After allowing the Holley system to self-learn the fuel curve and timing, Scottie tweaked the numbers ever so slightly as Kyle piloted the car for numerous dyno pulls. Even after the first pull, everyone in attendance commented on how quickly the car reached max boost, and ultimately max rpm (6,800). The moment the boost came in, the car revved quickly, and told us that there was some major torque converter slippage. As the dyno numbers came in, it confirmed our suspicion, as the numbers seemed a little “low” for a combination of this nature. Despite the torque converter issues, the Dynojet gave us some good news and great data to work with, as the little 4.8-liter LS engine put 562 horsepower to the ground at 6,800 rpm. This is a very conservative tune with 15 psi of boost, 15 degrees of timing at full boost, and a tank full of 92-octane pump gas. Scottie could’ve tuned for max power on race gas, but the converter slippage would’ve been even more significant if we really leaned on the engine.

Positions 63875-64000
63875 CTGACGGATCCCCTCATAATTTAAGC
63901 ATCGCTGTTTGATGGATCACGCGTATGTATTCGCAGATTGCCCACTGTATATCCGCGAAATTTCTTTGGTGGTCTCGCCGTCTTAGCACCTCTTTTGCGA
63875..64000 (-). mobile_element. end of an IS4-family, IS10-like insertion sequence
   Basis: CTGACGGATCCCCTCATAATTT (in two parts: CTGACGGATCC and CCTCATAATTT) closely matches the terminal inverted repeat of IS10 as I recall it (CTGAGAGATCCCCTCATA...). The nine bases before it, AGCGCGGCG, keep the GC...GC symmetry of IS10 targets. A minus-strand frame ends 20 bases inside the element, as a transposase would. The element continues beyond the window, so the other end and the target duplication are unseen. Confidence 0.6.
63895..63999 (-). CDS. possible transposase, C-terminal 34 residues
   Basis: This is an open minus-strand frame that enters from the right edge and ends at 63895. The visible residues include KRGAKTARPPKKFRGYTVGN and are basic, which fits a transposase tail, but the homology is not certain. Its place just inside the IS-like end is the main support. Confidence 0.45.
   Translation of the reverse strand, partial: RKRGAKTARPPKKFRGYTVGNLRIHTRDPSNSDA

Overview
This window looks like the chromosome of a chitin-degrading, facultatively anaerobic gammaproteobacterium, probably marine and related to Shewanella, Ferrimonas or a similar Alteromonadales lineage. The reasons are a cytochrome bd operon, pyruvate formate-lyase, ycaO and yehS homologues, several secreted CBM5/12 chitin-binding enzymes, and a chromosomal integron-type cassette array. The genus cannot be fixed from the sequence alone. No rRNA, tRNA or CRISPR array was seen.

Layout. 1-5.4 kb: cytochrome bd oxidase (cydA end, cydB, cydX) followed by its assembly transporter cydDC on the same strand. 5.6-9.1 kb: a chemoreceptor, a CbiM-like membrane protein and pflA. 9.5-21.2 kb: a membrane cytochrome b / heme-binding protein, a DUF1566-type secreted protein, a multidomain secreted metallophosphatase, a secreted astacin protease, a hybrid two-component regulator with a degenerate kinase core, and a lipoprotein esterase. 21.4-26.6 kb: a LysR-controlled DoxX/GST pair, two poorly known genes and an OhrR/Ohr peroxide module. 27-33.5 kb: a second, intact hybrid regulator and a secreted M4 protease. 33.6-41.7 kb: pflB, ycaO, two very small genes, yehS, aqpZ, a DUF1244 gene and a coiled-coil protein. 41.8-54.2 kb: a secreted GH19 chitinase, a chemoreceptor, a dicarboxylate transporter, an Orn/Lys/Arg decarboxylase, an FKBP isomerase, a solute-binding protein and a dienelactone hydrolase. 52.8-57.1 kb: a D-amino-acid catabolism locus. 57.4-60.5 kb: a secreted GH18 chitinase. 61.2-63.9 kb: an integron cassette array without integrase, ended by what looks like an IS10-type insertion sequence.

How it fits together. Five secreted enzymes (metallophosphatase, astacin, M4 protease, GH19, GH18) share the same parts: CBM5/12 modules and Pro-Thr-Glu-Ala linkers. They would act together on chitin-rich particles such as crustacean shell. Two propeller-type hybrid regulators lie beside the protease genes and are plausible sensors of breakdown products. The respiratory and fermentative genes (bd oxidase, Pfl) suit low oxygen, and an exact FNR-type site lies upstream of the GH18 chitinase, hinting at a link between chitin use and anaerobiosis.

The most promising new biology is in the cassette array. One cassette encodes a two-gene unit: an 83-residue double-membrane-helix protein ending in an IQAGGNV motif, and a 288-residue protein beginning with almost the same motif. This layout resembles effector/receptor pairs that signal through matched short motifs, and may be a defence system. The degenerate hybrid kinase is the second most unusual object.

We are pleased with the car’s performance and it will be a handful on the street, regardless of the converter issues. Holley EFI made a killer combination even cooler, and simplified what could’ve been a nightmare of a wiring project. Even though Kyle’s Nova is a little rough around the edges, it’s ready to hit the street and hurt some feelings at the local dragstrip. A great combination doesn’t always come easy, and it doesn’t always come cheap, but it’s worth all the late nights and dollar signs when the boost comes in and all Kyle can do is hold on tight and hope that it hooks.


Torque Converter

Building and tuning a turbo car is more than just setting up the engine and turbo to work in harmony. It also involves the torque converter, transmission, and rearend ratio. Turbo cars work well with a high (numerically low) final gear ratio, as it loads the car harder. However, this heavy load created by the high gear ratio also puts a lot of strain on the torque converter. Turbo cars are especially susceptible to torque converter problems, as you need a good mix of “loose” off the line (stall rpm high enough to start building boost) and “tight” down track (so that the converter isn’t slipping in high gear).